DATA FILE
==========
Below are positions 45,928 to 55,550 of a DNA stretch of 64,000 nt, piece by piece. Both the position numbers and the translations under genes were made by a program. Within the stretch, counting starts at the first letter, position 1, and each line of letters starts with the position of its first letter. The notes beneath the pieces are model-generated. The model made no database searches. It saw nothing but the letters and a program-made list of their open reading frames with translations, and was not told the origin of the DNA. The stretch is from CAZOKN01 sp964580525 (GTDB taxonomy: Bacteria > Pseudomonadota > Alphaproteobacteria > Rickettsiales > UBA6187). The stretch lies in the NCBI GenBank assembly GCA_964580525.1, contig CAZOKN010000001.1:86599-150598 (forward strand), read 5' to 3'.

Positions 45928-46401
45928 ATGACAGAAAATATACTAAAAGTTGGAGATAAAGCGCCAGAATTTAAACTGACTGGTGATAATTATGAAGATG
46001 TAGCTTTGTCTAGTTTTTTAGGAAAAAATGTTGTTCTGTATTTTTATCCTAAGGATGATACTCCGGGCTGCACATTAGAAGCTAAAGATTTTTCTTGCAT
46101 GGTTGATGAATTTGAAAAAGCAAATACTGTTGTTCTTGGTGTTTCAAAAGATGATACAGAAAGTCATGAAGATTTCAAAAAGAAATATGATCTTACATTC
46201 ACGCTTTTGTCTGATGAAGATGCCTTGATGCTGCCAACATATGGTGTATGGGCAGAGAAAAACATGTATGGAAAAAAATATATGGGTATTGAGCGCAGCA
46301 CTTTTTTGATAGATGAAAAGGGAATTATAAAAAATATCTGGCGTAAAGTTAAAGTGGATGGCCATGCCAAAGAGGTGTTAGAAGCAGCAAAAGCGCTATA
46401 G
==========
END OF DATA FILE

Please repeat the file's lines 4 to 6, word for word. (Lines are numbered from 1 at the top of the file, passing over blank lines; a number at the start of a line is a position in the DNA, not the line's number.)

46001 TAGCTTTGTCTAGTTTTTTAGGAAAAAATGTTGTTCTGTATTTTTATCCTAAGGATGATACTCCGGGCTGCACATTAGAAGCTAAAGATTTTTCTTGCAT
46101 GGTTGATGAATTTGAAAAAGCAAATACTGTTGTTCTTGGTGTTTCAAAAGATGATACAGAAAGTCATGAAGATTTCAAAAAGAAATATGATCTTACATTC
46201 ACGCTTTTGTCTGATGAAGATGCCTTGATGCTGCCAACATATGGTGTATGGGCAGAGAAAAACATGTATGGAAAAAAATATATGGGTATTGAGCGCAGCA